Factbox: Afghanistan: Who is fighting the insurgency?
July 18 - Afghan government, backed by thousands of international force are fighting a growing insurgency in Afghanistan since the Islamist movement was toppled by U.S.-led coalition and Afghan forces in late 2001 in the wake of September 11 attacks on the United States.
Despite repeated peace overtures by President Hamid Karzai to Taliban and other insurgent groups, only the Hezb-i-Islami movement has shown interest, sending their delegates to meet Afghan officials in Kabul earlier this year. However, there was no breakthrough.
In a major international conference this week in Kabul, one of the main themes of Afghan government will be to boost its reintegration efforts to woo low-level fighters who make up the backbone of Taliban insurgency.
There are three main militant groups in the country that lead a bloody insurgency campaign against the Afghan government and around 150,000 foreign troops under NATO's command.
There are now some 20,000 to 30,000 active fighters within their ranks, according to a government official.
A Talib, singular form for Taliban means a religious student. The group rose to power in 1994 in southern city of Kandahar under the leadership of Mullah Mohammad Omar who was then imam of a village mosque.
The puritan religious student mostly drawn from seminaries, run in the lawless tribal areas of neighboring Pakistan offered a simple but harsh form of Islamic Justice that appealed to many who were weary of brutal warlords who ignited a bloody civil when the Soviets departed from Afghanistan in 1989.
After years of factional fighting among the anti-Soviet groups over power, Mullah Omar's young and fanatical fighters managed to capture Kabul in September 1996 where they imposed ultra strict Islamic sharia by banning music, TV and forbidding women to work and girls to school.
After being toppled in 2001, most of the leaders, including Mullah Omar, fled to Pakistan where they formed a council called "Quetta Shura," a Pakistani city in the province of Balochistan.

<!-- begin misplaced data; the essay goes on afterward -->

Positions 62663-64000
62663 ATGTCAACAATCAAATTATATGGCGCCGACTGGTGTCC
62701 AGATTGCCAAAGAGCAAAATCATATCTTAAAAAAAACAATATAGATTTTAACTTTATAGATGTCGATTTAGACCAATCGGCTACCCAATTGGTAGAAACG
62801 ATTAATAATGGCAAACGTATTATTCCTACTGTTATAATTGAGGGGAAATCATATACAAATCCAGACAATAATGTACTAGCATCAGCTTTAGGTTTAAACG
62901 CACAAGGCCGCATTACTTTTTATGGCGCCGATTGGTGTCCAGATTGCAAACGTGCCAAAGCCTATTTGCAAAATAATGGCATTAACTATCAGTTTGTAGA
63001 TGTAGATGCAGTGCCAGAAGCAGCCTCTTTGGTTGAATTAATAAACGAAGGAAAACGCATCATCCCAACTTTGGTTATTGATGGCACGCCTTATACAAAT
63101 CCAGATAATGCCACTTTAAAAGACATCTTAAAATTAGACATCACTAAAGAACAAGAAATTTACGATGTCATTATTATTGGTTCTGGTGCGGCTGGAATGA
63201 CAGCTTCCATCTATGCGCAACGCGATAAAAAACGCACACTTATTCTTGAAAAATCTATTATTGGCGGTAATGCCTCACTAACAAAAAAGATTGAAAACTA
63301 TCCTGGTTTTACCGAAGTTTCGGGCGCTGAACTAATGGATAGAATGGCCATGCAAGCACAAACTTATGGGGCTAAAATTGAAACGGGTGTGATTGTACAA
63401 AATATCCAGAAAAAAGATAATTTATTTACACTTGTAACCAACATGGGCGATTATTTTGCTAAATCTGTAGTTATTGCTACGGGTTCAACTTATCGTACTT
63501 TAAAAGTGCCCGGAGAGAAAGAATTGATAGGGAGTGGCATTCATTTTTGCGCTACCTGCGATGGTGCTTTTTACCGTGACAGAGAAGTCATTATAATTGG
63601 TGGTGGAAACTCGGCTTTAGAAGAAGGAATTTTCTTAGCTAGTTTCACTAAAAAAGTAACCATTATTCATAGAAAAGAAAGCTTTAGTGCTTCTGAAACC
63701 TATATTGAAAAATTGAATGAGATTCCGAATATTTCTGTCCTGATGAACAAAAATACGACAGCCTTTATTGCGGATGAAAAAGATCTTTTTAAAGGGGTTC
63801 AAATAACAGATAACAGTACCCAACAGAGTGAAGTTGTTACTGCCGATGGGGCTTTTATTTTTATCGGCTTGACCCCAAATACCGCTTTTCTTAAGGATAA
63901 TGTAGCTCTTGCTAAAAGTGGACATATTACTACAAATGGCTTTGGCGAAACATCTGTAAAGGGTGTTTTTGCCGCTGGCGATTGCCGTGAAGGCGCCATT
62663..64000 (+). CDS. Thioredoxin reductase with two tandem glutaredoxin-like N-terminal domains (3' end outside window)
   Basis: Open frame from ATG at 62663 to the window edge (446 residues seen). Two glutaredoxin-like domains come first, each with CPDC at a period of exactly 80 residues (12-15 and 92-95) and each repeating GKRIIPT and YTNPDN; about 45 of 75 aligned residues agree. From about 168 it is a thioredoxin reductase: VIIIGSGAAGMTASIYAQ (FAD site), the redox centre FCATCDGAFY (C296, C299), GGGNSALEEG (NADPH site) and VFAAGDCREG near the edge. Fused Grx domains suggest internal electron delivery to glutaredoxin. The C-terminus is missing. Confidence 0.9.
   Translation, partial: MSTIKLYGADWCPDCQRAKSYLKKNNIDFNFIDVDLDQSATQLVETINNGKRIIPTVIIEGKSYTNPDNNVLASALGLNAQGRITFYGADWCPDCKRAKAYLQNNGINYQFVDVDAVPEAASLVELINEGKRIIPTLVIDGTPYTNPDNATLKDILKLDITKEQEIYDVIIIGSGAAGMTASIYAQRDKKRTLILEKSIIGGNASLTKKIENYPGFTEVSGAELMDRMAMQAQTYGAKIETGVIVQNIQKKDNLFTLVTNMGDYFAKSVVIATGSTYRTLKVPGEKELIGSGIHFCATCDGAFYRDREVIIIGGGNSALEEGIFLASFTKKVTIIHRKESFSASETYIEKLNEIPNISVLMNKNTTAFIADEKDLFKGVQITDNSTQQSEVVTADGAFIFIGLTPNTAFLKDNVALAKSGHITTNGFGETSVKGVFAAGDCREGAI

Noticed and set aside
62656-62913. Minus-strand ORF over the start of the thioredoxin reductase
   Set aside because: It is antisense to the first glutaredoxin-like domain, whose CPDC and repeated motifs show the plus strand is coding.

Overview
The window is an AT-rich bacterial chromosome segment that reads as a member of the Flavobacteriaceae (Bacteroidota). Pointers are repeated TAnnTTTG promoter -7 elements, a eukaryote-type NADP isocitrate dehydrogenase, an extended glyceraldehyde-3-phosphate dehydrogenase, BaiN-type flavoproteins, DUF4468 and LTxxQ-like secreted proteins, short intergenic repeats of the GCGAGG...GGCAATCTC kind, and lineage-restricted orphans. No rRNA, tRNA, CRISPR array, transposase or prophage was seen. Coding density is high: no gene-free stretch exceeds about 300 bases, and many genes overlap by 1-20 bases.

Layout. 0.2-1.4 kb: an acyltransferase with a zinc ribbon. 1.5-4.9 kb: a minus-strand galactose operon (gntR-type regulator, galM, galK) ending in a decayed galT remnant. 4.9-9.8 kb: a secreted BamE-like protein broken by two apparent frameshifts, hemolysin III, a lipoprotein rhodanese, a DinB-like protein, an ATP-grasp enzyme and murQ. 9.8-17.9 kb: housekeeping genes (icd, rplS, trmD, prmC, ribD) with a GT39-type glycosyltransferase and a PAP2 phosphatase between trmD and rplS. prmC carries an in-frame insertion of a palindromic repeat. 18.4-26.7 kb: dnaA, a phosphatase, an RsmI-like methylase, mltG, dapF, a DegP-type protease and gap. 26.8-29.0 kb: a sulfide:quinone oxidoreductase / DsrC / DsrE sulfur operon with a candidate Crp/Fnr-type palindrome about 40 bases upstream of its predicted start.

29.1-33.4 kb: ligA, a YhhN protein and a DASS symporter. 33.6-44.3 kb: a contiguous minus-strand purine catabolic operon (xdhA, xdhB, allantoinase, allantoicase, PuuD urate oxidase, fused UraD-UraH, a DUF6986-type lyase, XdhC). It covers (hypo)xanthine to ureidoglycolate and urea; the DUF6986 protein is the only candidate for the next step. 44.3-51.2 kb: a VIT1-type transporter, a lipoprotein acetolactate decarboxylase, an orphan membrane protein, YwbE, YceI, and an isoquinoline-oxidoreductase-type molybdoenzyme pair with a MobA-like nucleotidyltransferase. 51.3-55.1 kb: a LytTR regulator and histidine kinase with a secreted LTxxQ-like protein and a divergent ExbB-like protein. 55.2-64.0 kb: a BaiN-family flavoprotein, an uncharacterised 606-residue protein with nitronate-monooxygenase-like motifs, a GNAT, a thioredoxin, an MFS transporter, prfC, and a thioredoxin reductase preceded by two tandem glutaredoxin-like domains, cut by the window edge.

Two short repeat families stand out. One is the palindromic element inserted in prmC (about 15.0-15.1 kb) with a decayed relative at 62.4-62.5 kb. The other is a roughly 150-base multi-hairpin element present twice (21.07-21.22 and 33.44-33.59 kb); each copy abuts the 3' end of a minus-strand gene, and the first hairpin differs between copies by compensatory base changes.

The Taliban began to regroup in the south then relaunched their insurgency in 2005 with a wave of guerrilla attacks, suicide and roadside bombs that has grown steadily ever since.
Violence in the country has sharpened, threatening thousands of NATO and bulk of Afghan troops into a stalemate.
Karzai's idea of peace negotiations to reach out to insurgents who denounce violence and accept Afghan constitution has the backing of international community, but the Taliban have repeatedly rejected the offer, saying foreign troops should leave the country before start of any peace talks.
Headed by Jalaluddin Haqqani, the Haqqani network is allied with the Taliban and is believed to have close links to al Qaeda. It has been behind several high-profile attacks in Afghanistan including an assassination attempt on President Hamid Karzai during a military parade in 2008, and last month attacked a major peace assembly.
Although the attacks caused no serious casualties, President Karzai sacked his interior and intelligence agency chiefs over security lapses.
Haqqani rose to prominence during the 1980s, receiving weapons and funds from the CIA and Saudi Arabia to fight the Soviet occupation and has also had long-standing links with Pakistan's military Inter-Services Intelligence (ISI).
Effective leadership of the group has now passed from Jalaluddin, who is in his 70s, to his more radical eldest son Sirajuddin, security analysts say.
Sirajuddin told Reuters last year that his group, mainly active in the eastern parts of Afghanistan and based in the North Waziristan of Pakistan, was under the overall command of Mullah Omar and admitted ties with al Qaeda.
Hezb-i-Islami or the Islamic Party was founded by veteran former Prime Minister Gulbuddin Hekmatyar in mid 1970s was one of the main mujahideen groups fighting the Soviet invasion in the 1980s from its base in Pakistan. It received the lion's share of U.S. and Saudi arms and money channeled through the Pakistani intelligence service.
After the Soviet withdrawal Hekmatyar fought and made fleeting alliances with most other mujahideen factions during the resulting civil war and is blamed for killing thousands in Kabul with indiscriminate rocket attacks on the capital.
By the rise of the Taliban in 1994, Hekmatyar was sidelined by Pakistan in favor of Mullah Omar and after losing to their forces when the Taliban took Kabul in 1996, Hekmatyar fled to Iran.
Many of his fighters joined the Taliban ranks. He served briefly as prime minister in 1996 before the Taliban took control.
After the September 11 attacks Hekmatyar declared himself against the U.S. invasion and took up the fight in alliance with the Taliban. Its fighters number in thousands are most active in the east of the country and in pockets in the north.
In March this year, a high-profile Hezb delegation met Karzai and a U.N. special envoy in Kabul. Although the talks appeared to be preliminary, the public acknowledgement of meeting was unprecedented and could signal a division within the insurgency.
An Afghan army general, Murad Ali Murad, told Reuters this month that members of Hezb was supplying intelligence on Taliban whereabouts to NATO and the Afghan government that led to the killing or arrest of several key commanders in the north.
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